Don Luigi to the Rescue
Passing the buck is not Christian IT is pleasant to read of the still indefatigable political activity of Doh Sturzo at the age of 82. Don Sturzo became a friend to many young Catholics with social and political interests in this coustry during the years he spent in exit in London, though alt his charm and learning failed to gain a very solid English following for the ideal of Christian Democracy which does not readily fit into our political divisions and seems often rather too political and liberal for the hien pensants within the Church. But the latter would. I think, be reassured by Don Luigi's support in the Italian Senate for Mario Scelba, for it provecho be a very strong indictment of. State capitalism which is only a softer word for what we know as Socialism. The system of State participation in enterprise allows the Governmentand private bureaucracy to spread itself in such a way as to handicap and alter an economic dynamism otherwise capable of increasing production and a bs or bing the ever-gsowing labour market," he declared. And he prophesied that "the time will come when we will all be civil servants." And, he added, in other words, 'a host of irresponsible persons." God gave us liberty with the risks attached. If you pass the buck too easily, you give up being free.
A play comes back—and a grievance THERE is a curious haunting 1 sensation about watching a play in which one has once acted. Years ago, when I was studying German in Munich. the English colony there formed a dramatic society which played, among other things, "Ambrose Applejohn's Adventure' given on TV last week. In fact, this play was given for charity before a distinguished audience, including members of the Bavarian Royal Family. Ambrose was played by no other person than Stephen Haggard, later distinguished actor and poet, who was tragically killed in battle. I remembered that I played the butler, but had forgotten his name, Watching the screen on Sunday night, it was as though unfolding a parchment long ago put away and forgotten, rather like the parchment in the play. That year in Germany gave me a deep love for Germany which have always retained. What it did not do was to make me a German scholar, partly because the English community was so much together that we only too rarely spoke German. Which reminds me of the real monstrosity that an officer doing his National Service in Austria gets little or no chance of learning the language. In fact, he seems to be discouraged from doing so. This is just throwing away a chance of equipping our younger men with a very real asset in life and business.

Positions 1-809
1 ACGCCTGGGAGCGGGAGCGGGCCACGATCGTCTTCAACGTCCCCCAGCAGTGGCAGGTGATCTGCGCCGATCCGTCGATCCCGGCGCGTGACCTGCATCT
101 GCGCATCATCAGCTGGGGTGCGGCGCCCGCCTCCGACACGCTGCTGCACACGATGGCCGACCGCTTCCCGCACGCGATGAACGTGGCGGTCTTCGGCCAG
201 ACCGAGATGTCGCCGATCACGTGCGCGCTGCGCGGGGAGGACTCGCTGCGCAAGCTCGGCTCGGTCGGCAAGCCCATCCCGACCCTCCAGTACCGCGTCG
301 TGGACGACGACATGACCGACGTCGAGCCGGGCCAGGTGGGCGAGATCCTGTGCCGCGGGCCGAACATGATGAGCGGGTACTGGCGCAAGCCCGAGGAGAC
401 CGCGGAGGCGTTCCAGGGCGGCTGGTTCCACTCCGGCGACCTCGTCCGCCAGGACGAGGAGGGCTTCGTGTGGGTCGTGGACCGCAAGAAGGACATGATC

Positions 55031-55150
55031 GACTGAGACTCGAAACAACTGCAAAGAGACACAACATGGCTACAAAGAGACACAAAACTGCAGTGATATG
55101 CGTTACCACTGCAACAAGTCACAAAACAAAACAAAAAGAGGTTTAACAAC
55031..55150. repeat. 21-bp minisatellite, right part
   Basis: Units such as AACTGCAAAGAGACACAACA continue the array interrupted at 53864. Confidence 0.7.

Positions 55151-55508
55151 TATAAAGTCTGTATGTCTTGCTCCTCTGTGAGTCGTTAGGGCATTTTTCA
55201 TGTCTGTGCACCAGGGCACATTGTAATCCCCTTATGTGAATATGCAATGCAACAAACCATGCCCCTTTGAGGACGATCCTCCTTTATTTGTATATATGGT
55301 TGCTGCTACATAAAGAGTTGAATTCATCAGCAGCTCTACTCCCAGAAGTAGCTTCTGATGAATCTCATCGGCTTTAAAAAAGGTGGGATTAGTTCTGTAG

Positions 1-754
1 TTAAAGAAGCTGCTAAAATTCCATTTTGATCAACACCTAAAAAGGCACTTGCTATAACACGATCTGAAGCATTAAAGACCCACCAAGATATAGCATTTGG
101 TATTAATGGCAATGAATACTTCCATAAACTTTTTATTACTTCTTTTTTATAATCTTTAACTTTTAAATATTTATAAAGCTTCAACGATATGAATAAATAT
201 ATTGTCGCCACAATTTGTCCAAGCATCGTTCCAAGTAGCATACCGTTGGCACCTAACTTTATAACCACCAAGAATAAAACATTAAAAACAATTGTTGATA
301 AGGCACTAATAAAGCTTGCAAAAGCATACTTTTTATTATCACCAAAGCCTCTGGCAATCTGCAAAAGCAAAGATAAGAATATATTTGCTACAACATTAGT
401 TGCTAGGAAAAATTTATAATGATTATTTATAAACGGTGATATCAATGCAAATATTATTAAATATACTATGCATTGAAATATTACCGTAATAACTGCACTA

Letter in the post "y WAS rather surprised to see I in THE CATHOLIC HERALD an advertisement of a firm w hich specialises in altering the shape of people's faces. Surely, since God made us in His own image and likeness, it is an insult to Him to tamper with His work. The above argument may also be applied against women who paint their faces." Why not about men who shave and those of us who cut our nails? I think the writer is perhaps taking His own image and likeness" a little too verbally. More serious is the query of another reader about the morality of changing sex, reports of which have caused his children to ask awkward queries. I think this is really a question of sex, so to speak, changing itself or realising its true self, with the help of the medical profession. If sex could really be changed at will. there would be few women left, to judge by the number who say they would prefer to be men.